Policy 5.12 Flood risk management



A  The Mayor will work with all relevant agencies including the Environment Agency to address current and future flood issues and minimise risks in a sustainable and cost effective way.

Planning decisions

B  Development proposals must comply with the flood risk assessment and management requirements set out in the NPPF and the associated technical Guidance on flood risk[1] over the lifetime of the development and have regard to measures proposed in Thames Estuary 2100 (TE2100 – see paragraph 5.55) and Catchment Flood Management Plans.

C  Developments which are required to pass the Exceptions Test set out in the NPPF and the Technical Guidance will need to address flood resilient design and emergency planning by demonstrating that:

a the development will remain safe and operational under flood conditions

b  a strategy of either safe evacuation and/or safely remaining in the building is followed under flood conditions

c  key services including electricity, water etc will continue to be provided under flood conditions

d  buildings are designed for quick recovery following a flood.

D  Development adjacent to flood defences will be required to protect the integrity of existing flood defences and wherever possible should aim to be set back from the banks of watercourses and those defences to allow their management, maintenance and upgrading to be undertaken in a sustainable and cost effective way.

LDF preparation

E  In line with the NPPF and the Technical Guidance, boroughs should, when preparing LDFs, utilise Strategic Flood Risk Assessments to identify areas where particular flood risk issues exist and develop actions and policy approaches aimed at reducing these risks, particularly through redevelopment of sites at risk of flooding and identifying specific opportunities for flood risk management measures.

[1]     Technical Guidance to the National Planning Policy Framework, Department for Communities and Local Government, March 2012 or any subsequent guidance on flood risk issued in support of the NPPF

Supporting text

5.54  Proper consideration of flood risk is vital to ensuring that London is and continues to be a sustainable city. Approximately 15 per cent of London is already within a recognised flood risk zone from either tidal or fluvial flooding. The Regional Flood Risk Appraisal (RFRA) produced alongside this Plan, investigates flood risk in more detail and identifies that London is at risk from tidal, fluvial, surface water, sewer, groundwater (see Glossary) and reservoir flooding as sources of flooding. It includes recommendations that will be reported against in the Annual Monitoring Report.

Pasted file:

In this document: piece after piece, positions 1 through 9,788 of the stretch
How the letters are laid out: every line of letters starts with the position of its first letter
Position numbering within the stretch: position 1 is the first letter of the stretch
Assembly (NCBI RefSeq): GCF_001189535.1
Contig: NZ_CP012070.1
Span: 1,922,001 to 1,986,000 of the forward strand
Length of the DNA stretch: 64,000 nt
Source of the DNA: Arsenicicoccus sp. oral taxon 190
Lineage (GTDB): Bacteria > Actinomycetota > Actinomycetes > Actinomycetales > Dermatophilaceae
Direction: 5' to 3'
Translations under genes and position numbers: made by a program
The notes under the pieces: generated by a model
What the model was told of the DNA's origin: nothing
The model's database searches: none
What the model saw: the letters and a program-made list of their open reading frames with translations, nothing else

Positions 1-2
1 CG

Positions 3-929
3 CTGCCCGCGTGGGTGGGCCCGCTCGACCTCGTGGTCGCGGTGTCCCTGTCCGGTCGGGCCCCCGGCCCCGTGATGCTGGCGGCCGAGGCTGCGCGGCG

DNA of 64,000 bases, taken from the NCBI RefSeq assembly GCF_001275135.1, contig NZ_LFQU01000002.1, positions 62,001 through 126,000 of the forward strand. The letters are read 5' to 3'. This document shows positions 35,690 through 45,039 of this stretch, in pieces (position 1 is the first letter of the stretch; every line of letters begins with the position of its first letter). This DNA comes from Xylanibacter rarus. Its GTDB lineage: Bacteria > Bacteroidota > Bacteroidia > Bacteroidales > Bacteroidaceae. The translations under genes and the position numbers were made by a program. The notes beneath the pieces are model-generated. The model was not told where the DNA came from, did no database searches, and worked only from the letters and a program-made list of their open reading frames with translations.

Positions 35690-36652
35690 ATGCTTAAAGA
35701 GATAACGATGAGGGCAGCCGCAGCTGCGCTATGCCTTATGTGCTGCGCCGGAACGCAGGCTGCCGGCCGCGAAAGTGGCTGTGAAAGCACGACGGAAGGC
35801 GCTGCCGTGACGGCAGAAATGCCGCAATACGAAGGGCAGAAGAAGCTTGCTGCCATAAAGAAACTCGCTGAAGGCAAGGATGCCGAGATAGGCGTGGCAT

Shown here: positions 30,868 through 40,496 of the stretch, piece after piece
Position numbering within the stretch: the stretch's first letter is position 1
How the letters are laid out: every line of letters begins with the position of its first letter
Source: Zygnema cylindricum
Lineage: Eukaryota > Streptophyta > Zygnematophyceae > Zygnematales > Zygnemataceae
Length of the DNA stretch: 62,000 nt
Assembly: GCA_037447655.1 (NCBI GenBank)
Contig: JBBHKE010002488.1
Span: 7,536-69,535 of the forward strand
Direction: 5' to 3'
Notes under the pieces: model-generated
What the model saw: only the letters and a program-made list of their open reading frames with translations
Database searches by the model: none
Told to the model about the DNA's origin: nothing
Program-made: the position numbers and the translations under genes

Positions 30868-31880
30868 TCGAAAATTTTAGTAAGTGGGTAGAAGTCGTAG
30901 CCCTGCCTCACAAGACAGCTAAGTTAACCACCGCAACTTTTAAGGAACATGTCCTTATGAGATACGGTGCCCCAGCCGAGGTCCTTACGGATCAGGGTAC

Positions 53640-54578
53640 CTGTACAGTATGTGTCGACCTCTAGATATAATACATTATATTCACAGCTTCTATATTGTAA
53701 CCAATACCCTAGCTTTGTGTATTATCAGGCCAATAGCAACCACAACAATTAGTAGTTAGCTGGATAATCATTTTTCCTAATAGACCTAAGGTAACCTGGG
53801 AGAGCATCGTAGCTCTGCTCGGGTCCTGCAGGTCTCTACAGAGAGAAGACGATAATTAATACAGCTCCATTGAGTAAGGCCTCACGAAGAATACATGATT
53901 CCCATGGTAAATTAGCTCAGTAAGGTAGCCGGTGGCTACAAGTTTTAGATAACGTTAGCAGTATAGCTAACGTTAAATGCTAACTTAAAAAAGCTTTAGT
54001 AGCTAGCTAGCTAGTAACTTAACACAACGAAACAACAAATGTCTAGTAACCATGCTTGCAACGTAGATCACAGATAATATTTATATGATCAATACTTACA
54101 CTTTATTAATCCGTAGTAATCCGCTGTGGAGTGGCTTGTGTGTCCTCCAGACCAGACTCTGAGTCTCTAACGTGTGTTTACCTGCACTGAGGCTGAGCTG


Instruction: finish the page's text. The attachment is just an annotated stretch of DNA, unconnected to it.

5.55  The Government has endorsed the Environment Agency’s Thames Estuary 2100 (TE2100) Plan, which sets out recommendations for tidal flood risk management for London and the Thames Estuary up to 2100. TE2100 recommends continued maintenance, refurbishment and improvements to the current defences, with some raising of river walls. This should continue to provide London with a high standard of protection from tidal floods.  E2100 estimates that the arrangements for major changes to London’s flood defences must be in place by 2070. In order to leave room to raise river walls in a sustainable and cost effective way, some land may have to be safeguarded, and development may need to be set back along the Thames through London. If land is not available, the walls will reduce views across the river and they will be much more expensive to build. There also remains a level of risk, equivalent to 0.1 per cent chance per year – a low risk but not one that could never happen. This means it is still vital at the planning and design stage to consider what would happen to buildings if such a flood were to occur.

5.56  Fluvial flood risk is likely to increase significantly through the century, as a result of climate change. Predictions of increases in peak flows of up to 40 per cent would mean that we would have to expect increased flood risk on all of London’s tributary rivers. The Environment Agency has produced Catchment Flood Management Plans that examine the nature of flood risk and the approaches available to manage it. These reinforce the need to follow the approach of steering development to places with lower flooding risk and that new development and redevelopment can often provide a means of reducing flood risk for example by providing flood storage/conveyance or setting development back from rivers.

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